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Executors doing their own thing

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  • Executors doing their own thing

    Hi it's me again.

    As my brother and I are joint executors and both granted probate.
    Is it correct that any work done to, or clearing of the property by one executor can't be done without the permission of the other?
    Tags: None

  • #2
    No. That is not true. Certain things such as signing papers to sell property will require both signatures.
    Lawyer (solicitor) - retired from practice, now supervising solicitor in a university law clinic. I do not advise by private message.

    Litigants in Person should download and read this: https://www.judiciary.uk/wp-content/..._in_Person.pdf

    Comment


    • #3
      Please google "co-oplegalservices.co.uk what happens if joint executors disagree" and read the short article.
      The article does not state that an executor needs the permission of a joint executor to carry out executor's duties administering the estate.
      Disagreements between joint executors are best negotiated amicably.
      If this is not possible, an executor or main beneficiary can apply to the Court to have an executor removed.

      Comment


      • #4
        So it's ok that he cleared (skipped and disposed) the house of my property and my parent's property and worked on the house without telling me?

        Comment


        • #5
          [sorry - deleted]
          Lawyer (solicitor) - retired from practice, now supervising solicitor in a university law clinic. I do not advise by private message.

          Litigants in Person should download and read this: https://www.judiciary.uk/wp-content/..._in_Person.pdf

          Comment


          • #6
            You and your co-executor need to work together. We do not know how much of the responsibility for the damaged relationship you each bear.
            Lawyer (solicitor) - retired from practice, now supervising solicitor in a university law clinic. I do not advise by private message.

            Litigants in Person should download and read this: https://www.judiciary.uk/wp-content/..._in_Person.pdf

            Comment


            • #7
              On 10.2.2022 you posted your brother had skipped your possessions This was 18 months ago. Has your brother been living in your 50% share of the house since your mother died in 2021? Seems unfair if your having to rent another property.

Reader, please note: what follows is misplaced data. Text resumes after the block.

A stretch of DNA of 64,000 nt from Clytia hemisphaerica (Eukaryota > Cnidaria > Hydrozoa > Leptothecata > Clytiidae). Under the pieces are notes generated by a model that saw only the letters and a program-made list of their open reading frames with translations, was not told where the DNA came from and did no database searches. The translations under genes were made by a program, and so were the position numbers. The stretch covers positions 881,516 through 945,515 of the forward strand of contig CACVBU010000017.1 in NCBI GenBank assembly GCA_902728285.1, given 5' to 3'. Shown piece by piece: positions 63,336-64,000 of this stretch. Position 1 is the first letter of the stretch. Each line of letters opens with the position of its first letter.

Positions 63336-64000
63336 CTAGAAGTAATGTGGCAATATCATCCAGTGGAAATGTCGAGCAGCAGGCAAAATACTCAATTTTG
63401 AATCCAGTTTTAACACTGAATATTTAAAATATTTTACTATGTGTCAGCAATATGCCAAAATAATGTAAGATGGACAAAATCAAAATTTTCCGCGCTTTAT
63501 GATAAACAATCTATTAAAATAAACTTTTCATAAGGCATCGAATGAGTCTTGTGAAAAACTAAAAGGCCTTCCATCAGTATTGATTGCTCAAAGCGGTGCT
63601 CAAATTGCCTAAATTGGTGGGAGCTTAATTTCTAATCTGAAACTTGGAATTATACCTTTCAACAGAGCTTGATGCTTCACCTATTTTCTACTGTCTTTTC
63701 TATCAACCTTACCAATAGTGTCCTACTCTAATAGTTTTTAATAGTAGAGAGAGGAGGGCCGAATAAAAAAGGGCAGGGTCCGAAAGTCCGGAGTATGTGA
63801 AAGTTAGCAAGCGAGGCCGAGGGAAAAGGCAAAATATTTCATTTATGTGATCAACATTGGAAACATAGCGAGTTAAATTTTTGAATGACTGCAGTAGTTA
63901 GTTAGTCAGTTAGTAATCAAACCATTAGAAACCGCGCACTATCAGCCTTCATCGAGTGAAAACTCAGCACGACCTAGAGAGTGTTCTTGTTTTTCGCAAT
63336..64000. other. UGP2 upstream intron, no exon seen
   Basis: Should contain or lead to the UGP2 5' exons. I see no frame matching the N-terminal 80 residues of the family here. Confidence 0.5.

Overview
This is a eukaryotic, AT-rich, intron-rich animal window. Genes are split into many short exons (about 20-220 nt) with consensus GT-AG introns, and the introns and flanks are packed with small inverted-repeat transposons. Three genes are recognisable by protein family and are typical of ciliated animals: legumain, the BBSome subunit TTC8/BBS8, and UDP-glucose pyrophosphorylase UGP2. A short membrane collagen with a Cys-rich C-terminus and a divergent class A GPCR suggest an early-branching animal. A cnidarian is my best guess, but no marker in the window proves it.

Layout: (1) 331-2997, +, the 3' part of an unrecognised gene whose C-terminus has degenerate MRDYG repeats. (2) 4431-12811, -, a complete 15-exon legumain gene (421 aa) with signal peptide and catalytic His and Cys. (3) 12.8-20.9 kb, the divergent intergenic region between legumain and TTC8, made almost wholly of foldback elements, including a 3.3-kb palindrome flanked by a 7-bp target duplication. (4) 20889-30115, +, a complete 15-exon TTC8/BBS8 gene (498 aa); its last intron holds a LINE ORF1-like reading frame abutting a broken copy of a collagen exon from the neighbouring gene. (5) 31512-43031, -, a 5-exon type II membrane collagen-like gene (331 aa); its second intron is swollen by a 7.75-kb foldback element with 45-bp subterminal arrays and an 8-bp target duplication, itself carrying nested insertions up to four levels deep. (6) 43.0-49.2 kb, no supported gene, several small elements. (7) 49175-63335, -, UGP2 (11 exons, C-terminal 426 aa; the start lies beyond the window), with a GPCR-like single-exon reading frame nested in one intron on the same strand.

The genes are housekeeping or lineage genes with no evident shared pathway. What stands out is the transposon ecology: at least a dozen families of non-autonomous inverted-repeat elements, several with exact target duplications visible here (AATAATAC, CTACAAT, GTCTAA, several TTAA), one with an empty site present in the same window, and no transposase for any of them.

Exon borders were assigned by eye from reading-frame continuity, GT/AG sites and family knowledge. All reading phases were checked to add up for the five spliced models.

Comment


              • #8
                Please google "co-oplegalservices.co.uk what happens if joint executors disagree" and read the short article.
                The article does not state that an executor needs the permission of a joint executor to carry out executor's duties administering the estate.
                Disagreements between joint executors are best negotiated amicably.
                If this is not possible, an executor or main beneficiary can apply to the Court to have an executor removed.


                This is all very well but with respect, this is extremely costly and takes time

                Comment


                • #9
                  True, probably very expensive, but this is a legal forum. If SL's relationship with her brother has completely broken down, SL could try contacting the Family Mediation Council which could be a cheaper solution.

                  Comment


                  • #10
                    "On 10.2.2022 you posted your brother had skipped your possessions This was 18 months ago. Has your brother been living in your 50% share of the house since your mother died in 2021? Seems unfair if your having to rent another property."

                    He's been there three years. Probate was granted Nov 2021.
                    My mother died in 2020 I was living in the house until September that year just after she died. I offered my brother the opportunity to buy my half, he moved in straight away and emptied the home of everything he didn't want. Meanwhile I was in my own home (so no rental) not knowing what he was up to. He couldn't get a mortgage so decided to get a buy to let mortgage (fraudulently) I refused to sign the land registry paperwork that allowed him to go ahead with the fraud. He's finally agreed to sell.

                    Comment


                    • #11
                      We have a mediator helping us.

                      Comment


                      • #12
                        So the property could have been sold early 2022, about 18 months ago.
                        By messing around trying to get a mortgage your brother has caused you to miss out on the investment of your 50% share of the sale or 50% of the rental value.
                        As interest rates rose in the last 18 months house prices have fallen.
                        If your brother argues he should have more than 50% because he has carried out improvements you should argue the house has lost value as interest rates increased

                        Comment

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